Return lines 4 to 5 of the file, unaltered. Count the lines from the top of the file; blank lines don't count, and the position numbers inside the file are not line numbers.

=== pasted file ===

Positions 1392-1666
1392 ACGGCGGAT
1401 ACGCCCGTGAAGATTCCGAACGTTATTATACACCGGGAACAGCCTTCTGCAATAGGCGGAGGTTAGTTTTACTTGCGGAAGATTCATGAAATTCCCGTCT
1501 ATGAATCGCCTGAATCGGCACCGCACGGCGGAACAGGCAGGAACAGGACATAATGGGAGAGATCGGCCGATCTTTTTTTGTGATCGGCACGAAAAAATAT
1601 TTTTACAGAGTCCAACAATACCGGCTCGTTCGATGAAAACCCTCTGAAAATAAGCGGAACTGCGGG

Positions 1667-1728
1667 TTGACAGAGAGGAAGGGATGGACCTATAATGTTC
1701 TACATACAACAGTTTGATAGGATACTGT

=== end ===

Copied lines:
1501 ATGAATCGCCTGAATCGGCACCGCACGGCGGAACAGGCAGGAACAGGACATAATGGGAGAGATCGGCCGATCTTTTTTTGTGATCGGCACGAAAAAATAT
1601 TTTTACAGAGTCCAACAATACCGGCTCGTTCGATGAAAACCCTCTGAAAATAAGCGGAACTGCGGG